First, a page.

The FDA Is Proposing a Formaldehyde Ban for Chemical Hair Straighteners

The ban is targeted for next spring.

women getting keratin treatment
(Image credit: Getty)

As research on the harmful effects of formaldehyde abounds, the FDA is taking serious strides to ban products like hair relaxers and keratin treatments that contain or release the chemical. “[Formaldehyde is] carcinogenic,” shares cosmetic chemist Ginger King, noting that—because straightening treatments most often take place in salons—it can be hard to catch products that contain the ingredient. Cosmetic chemist Alexandra Arriaga warns to also look out for formalin or methylene glycol on your at-home label, as they are other, less suspecting, names for formaldehyde.

The proposed ban, targeted for April 2024, would change the landscape of chemical hair straightening and smoothing by making many go-to products and services unavailable, in the at-home and professional categories. However, according to Benjamin Knight Fuchs R. Ph. Beauty Chemist and creator of Truth Treatment Systems, the ban won't eliminate straightening technology. "There are non-formaldehyde-containing product options, and hair care professionals and consumers can still correct curls without having to interface with potentially dangerous chemicals," he exclusively tells us. "Some of these alternatives utilize Argan Oil, plant extracts, and tannin oil, while others use glyoxylic acid (or its derivatives) to straighten hair, or a procedure called “Japanese Straightening” (aka thermal reconditioning) uses an amino-acid-based solution to achieve the same effect."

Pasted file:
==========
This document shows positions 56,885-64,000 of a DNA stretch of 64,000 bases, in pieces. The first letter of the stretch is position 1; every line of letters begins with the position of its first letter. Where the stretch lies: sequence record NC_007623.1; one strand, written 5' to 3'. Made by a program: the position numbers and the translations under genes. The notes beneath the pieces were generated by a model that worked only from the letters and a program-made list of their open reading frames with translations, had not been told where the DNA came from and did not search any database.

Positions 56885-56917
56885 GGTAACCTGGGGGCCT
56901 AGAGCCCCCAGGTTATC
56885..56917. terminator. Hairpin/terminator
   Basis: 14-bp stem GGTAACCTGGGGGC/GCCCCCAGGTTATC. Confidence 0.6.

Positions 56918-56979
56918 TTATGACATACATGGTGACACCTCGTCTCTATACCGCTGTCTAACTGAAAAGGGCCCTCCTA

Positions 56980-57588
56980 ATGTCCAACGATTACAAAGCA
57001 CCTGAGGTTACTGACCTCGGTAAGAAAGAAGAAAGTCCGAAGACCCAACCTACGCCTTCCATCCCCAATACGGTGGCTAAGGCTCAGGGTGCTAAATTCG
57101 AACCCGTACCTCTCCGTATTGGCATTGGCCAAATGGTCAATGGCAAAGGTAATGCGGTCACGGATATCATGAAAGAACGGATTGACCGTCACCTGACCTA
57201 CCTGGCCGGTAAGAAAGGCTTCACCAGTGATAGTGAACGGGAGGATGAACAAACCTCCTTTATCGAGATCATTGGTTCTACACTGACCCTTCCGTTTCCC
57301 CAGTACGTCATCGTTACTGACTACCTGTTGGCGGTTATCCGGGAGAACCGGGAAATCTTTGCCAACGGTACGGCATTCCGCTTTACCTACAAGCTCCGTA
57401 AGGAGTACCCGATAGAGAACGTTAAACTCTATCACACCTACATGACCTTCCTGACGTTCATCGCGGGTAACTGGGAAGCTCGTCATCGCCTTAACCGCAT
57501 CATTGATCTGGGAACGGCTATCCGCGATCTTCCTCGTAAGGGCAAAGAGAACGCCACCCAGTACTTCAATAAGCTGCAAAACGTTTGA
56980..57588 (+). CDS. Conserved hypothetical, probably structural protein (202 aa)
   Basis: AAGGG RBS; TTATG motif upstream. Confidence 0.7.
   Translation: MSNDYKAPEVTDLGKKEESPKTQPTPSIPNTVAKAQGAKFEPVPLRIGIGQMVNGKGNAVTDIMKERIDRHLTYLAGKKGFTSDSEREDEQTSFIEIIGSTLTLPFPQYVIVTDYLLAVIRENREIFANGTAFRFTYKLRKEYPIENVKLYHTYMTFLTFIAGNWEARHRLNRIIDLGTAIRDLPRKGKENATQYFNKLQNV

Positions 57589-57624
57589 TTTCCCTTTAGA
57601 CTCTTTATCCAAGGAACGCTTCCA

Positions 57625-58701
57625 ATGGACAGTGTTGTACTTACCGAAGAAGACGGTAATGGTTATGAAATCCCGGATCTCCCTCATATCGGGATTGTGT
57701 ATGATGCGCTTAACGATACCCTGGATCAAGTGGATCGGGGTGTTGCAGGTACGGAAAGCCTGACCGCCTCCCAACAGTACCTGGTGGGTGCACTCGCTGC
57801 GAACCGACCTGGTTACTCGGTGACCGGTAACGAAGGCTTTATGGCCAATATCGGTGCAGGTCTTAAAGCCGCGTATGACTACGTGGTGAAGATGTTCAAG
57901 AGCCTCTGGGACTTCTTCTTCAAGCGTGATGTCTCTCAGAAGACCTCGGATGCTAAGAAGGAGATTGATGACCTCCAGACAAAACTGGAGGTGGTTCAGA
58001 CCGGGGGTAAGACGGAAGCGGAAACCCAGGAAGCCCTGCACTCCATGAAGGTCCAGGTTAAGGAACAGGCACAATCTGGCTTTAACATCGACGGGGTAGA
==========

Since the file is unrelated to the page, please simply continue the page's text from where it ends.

Doubts about the safety of formaldehyde in chemical straighteners made headlines in December 2022, after one study showed that women who regularly use formaldehyde-containing products more than double their risk of endometrial cancer, aka cancer of the uterus. It’s important to note that straightening and softening treatments are most commonly marketed to and utilized by Black women. Although uterine cancer rates have been climbing across the board in recent years, they’ve increased most for women of color: Asian and Hispanic women included.

That in mind, uterine cancer is very rare. “The overall risk of uterine cancer is quite low so it's important to remember that," Crystal Aguh, MD, hair expert and associate professor of dermatology at Johns Hopkins School of Medicine previously said in a tweet. "For now, if you want to change your routine, there's no downside to decreasing your frequency of hair straightening to every 12 weeks or more, as that may lessen your risk.” 

Meanwhile, other research has shown a connection between hair straighteners and breast and ovarian cancer. As the CDC explains, "exposure to formaldehyde can irritate the skin, throat, lungs, and eyes" while "repeated exposure to formaldehyde can possibly lead to cancer."

The potential ban is a long time coming. In 2016, the FDA began drafting rules for the update, but eventually paused the initiative. “The FDA has known for decades now that these products are dangerous,’’ Melanie Benesh, vice president for government affairs at advocacy organization Environmental Working Group, told The New York Times earlier this week. “There is no reason for them not to have acted sooner.”

Freelance Writer

Sophia Vilensky is a freelance beauty writer at Marie Claire, where she writes about the latest and greatest skincare launches, hair colors, and Cardi B manicures. Her work can also be found at Byrdie, Bravo, and Us Weekly. You can find her on Instagram @sophiavilensky.